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Is George Friedman smoking crack?

Stratfor’s analysis is starting to show its bias much more:

Note the section on the US missile program in central Europe.  Unless something has changed radically, the last I heard was Obama was putting the kibosh on the project at least until the Pentagon could make the case it had to be in Europe, and in return, Russia was withdrawing its plans to put nuclear warheads in Kaliningrad, which would allow them to strike anywhere in Europe with even their smallest nuclear capable missiles.

Also on Kyrgyzstan, while the analysis is accurate, they in no way mention the cyber attack which was almost certainly undertaken by Russian proxies there – one which may have been a trial run to see how US forces coped with bandwidth poor environments.  The US military is massively dependent on using state of the art communication systems, and they did have problems in Central Asia when first moving into those bases, in 2001-2002.  Russian expertise in cyber warfare is nothing new, but running an attack which may have been designed to test US responses is.  In the Georgia/Russia spat earlier last year, the Russians were probably too busy actually attacking Georgian websites and communications to see what they could do to American bases in the country.  This time, they had an attackers advantage, in choosing the time and place.  Given Obama, just today, is reviewing cyberspace security, I would think this was much more important than Russia’s long standing objections to the US presence in its percieved sphere of intersest.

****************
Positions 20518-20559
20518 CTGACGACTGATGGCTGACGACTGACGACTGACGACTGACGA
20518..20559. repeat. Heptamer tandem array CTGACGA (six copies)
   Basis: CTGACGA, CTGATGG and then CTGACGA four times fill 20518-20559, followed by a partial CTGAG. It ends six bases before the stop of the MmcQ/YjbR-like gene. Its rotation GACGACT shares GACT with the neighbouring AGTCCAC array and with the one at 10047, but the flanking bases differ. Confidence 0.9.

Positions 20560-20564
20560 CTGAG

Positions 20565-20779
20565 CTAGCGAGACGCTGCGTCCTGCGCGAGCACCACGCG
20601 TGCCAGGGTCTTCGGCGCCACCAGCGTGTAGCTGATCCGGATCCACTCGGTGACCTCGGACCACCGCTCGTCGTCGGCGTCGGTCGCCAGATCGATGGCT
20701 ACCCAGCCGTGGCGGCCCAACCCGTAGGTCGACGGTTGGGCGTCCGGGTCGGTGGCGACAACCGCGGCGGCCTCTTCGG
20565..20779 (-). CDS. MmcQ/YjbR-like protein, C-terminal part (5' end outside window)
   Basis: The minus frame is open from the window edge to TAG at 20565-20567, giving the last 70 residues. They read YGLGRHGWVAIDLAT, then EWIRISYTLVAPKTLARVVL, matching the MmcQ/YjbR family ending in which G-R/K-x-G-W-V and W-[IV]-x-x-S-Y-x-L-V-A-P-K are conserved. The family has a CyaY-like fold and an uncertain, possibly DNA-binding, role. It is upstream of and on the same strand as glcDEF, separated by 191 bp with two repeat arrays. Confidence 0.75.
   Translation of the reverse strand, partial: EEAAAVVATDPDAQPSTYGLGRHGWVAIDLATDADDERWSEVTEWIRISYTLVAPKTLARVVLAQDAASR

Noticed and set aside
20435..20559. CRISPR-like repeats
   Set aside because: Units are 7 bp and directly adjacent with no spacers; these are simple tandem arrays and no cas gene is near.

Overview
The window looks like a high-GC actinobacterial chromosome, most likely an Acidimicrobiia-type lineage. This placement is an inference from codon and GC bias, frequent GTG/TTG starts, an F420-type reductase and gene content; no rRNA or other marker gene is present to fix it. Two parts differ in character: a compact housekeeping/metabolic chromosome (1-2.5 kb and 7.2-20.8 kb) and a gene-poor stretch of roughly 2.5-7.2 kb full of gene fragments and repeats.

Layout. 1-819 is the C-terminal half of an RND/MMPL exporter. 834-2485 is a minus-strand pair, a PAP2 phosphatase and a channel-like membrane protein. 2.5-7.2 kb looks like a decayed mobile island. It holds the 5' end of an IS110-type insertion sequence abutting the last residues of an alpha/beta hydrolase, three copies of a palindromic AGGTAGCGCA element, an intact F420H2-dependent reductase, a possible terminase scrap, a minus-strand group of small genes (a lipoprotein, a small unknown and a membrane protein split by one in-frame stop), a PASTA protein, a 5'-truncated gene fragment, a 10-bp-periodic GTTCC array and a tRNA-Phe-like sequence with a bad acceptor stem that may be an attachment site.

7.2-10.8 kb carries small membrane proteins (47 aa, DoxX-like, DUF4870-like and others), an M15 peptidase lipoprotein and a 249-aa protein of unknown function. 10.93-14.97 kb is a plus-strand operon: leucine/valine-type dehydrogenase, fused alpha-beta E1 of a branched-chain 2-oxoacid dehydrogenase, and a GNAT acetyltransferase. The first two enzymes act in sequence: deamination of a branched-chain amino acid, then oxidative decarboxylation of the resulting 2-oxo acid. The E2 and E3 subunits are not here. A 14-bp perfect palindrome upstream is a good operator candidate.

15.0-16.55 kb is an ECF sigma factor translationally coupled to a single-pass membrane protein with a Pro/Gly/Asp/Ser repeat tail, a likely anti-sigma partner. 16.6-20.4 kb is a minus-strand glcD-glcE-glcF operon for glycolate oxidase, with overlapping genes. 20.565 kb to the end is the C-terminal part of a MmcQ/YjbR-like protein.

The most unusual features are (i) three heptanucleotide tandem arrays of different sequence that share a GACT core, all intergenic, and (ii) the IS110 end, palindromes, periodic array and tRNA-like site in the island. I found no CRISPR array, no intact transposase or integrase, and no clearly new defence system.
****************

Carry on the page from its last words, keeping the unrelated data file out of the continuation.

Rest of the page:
And just to confirm my suspicions, I get a new email:

In our 2009 Annual Forecast, we let Stratfor Members know that Russia is resurging–but can she really do it? The short answer is YES.

Russia needs more than economic power to mount a real resurgence–military power is an equally important aspect. So we’re introducing a special four-part series on the Russian Military.

UUUUUNNNNGGGGHHHHHHH.  Paul Kennedy is quietly weeping somewhere.  Military superpowers need to be economic powerhouses first and foremost.  Obviously, a super rich country with little population is not much of a military risk (see: Saudi Arabia), but equally a populous country with a weak economy is not nearly as much of a threat as one with a strong economy.

Russia had an economy comparable to Portugal, a thin strip of mostly barren land on the Atlantic sea, which makes the majority of its money from tourists who don’t realize they crossed the border from Spain, and from the quite frankly disgusting “firewater” drink.  Oh, and Port, of course.

And most of this was because of Russian reliance on energy resources, in particular oil and gas.  Oil prices have essentially collapsed, putting the Russian economy in dire straits.  Their weapons systems are their second main export, but with the economic crisis hitting their main clients hard as well, they cannot hope to pick up the loss of earnings there.